Thread: Eric Dollard
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Old 07-16-2012, 05:47 AM
garrettm4 garrettm4 is offline
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The work of Dr. Stiffler; Relavent to the CRI?

Wow! I honestly about shat myself when I came across Dr. Stiffler's work on his SEC circuits! Those YouTube videos are priceless and have opened my eyes to some alternative uses for the Tesla Transformer and a general overview of one-wire circuit topologies.

Call me out of the loop, but I hadn't the slightest awareness of his existence and work until three days ago. I want to point out that I don't particularly agree with his theory of the "energy lattice" let alone the vibrating Bose condensate / phonon stuff Frank Znidarsic has come up with. Although, they seem to be in agreement in experimental results / theoretical explanations, which says a lot. Also, Dr. Stiffler seems to have a working theory as to how and why, that's backed up by all his various experiments, which also says a lot. However, I'm not here to say he's right or wrong (nor am I qualified to even give an opinion), I just wanted to point out that there is a lot that he has shown and done which parallels whats going on here in this thread on the CRI.

I think he has done much good in, inadvertently, showing the general principle of what I believe to be an alternate mode of excitation, the one-wire inductive discharge mode as opposed to the two-wire mutual induction (through a primary loop to the secondary).

I believe Mr. Dollard had called this arrangement the "Steinmetz Coil" connection. I never could quite grasp this circuit arrangement until I watched the YouTube videos that Dr. Stiffler had put up.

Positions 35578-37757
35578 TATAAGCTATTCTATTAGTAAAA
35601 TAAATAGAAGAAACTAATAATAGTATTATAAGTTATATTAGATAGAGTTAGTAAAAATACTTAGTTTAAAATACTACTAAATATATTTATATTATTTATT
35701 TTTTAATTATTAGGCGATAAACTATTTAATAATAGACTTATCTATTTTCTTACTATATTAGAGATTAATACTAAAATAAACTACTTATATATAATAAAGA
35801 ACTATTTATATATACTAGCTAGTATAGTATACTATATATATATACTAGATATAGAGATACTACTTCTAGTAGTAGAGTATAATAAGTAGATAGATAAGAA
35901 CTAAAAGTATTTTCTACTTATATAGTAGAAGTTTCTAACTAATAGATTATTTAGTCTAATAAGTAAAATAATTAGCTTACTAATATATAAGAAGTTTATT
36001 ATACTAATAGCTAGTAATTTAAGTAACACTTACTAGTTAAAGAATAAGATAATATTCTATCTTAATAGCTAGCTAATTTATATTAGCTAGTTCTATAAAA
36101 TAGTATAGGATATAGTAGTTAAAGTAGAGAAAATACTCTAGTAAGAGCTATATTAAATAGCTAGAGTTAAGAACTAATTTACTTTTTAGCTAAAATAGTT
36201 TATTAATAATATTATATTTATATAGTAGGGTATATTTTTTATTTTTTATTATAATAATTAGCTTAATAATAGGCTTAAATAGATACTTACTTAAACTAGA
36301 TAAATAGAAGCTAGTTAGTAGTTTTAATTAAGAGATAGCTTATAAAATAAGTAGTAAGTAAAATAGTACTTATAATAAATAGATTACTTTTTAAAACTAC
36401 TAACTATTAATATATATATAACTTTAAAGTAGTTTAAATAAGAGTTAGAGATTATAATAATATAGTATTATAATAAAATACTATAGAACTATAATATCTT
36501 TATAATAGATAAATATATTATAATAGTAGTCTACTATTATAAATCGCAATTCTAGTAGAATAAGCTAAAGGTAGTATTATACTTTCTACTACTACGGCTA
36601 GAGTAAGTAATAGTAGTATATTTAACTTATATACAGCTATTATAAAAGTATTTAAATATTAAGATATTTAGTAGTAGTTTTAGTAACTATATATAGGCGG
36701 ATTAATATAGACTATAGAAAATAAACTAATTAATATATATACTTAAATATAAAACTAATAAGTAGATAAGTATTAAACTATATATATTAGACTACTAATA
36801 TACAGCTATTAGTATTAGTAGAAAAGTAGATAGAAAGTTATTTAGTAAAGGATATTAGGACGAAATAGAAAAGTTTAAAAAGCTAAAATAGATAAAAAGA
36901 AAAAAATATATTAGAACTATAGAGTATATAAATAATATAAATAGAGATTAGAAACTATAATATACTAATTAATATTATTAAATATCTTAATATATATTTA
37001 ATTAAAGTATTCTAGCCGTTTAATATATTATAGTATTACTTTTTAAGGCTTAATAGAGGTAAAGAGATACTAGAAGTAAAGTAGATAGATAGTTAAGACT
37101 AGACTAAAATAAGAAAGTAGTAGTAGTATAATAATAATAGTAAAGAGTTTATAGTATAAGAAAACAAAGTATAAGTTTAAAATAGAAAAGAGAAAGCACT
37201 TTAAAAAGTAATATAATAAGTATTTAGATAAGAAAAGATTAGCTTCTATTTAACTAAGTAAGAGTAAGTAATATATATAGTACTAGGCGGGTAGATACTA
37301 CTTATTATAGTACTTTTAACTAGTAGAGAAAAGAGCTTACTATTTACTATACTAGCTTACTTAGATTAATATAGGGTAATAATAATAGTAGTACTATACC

If one were to shrug off all the explanatory details of Dr. Stiffler's circuit, and just examine the circuit for what it is, you would see a transistor passing a pulsed current through an inductance coil, with a second coil connected at the junction between the two. This is in essence an inductive impulse circuit, there is no mutual coupling as far as I'm aware. The collapsing field of magnetic induction is directed towards the transistors collector terminal, it just so happens this is where the other coil is connected. I believe this collapsing induction, as a time-variant E.M.F., is what actually triggers the second coil into oscillation from its distributed constants. If the first coil were to discharge at the proper frequency the second coil would go into a resonant state.

If we examine the second coil as a one-wire transmission line, when driven at its natural resonant frequency we would see a large E.M.F. developed at the end-terminal or free end. Now insert an "AV plug" (at the end-terminal) and some sort of DC load (on the "plug"), and boom! You have a one-wire back to two-wire transformation, and you now are charging a capacitor or powering a neon or LED. Cool stuff indeed.